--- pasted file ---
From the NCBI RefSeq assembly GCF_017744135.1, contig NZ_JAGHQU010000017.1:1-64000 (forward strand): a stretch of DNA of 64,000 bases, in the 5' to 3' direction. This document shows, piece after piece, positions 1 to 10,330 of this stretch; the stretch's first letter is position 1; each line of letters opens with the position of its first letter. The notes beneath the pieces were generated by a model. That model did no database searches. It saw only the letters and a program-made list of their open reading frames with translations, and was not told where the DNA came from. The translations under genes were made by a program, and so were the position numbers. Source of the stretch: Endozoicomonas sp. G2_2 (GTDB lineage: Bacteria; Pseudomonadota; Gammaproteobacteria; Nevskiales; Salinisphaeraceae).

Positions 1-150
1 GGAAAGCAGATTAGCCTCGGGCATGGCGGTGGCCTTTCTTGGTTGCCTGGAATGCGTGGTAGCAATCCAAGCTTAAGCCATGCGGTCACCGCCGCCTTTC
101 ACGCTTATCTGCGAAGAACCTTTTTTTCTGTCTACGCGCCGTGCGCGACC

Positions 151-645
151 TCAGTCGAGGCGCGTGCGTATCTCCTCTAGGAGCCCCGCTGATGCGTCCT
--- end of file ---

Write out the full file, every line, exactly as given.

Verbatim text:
From the NCBI RefSeq assembly GCF_017744135.1, contig NZ_JAGHQU010000017.1:1-64000 (forward strand): a stretch of DNA of 64,000 bases, in the 5' to 3' direction. This document shows, piece after piece, positions 1 to 10,330 of this stretch; the stretch's first letter is position 1; each line of letters opens with the position of its first letter. The notes beneath the pieces were generated by a model. That model did no database searches. It saw only the letters and a program-made list of their open reading frames with translations, and was not told where the DNA came from. The translations under genes were made by a program, and so were the position numbers. Source of the stretch: Endozoicomonas sp. G2_2 (GTDB lineage: Bacteria; Pseudomonadota; Gammaproteobacteria; Nevskiales; Salinisphaeraceae).

Positions 1-150
1 GGAAAGCAGATTAGCCTCGGGCATGGCGGTGGCCTTTCTTGGTTGCCTGGAATGCGTGGTAGCAATCCAAGCTTAAGCCATGCGGTCACCGCCGCCTTTC
101 ACGCTTATCTGCGAAGAACCTTTTTTTCTGTCTACGCGCCGTGCGCGACC

Positions 151-645
151 TCAGTCGAGGCGCGTGCGTATCTCCTCTAGGAGCCCCGCTGATGCGTCCT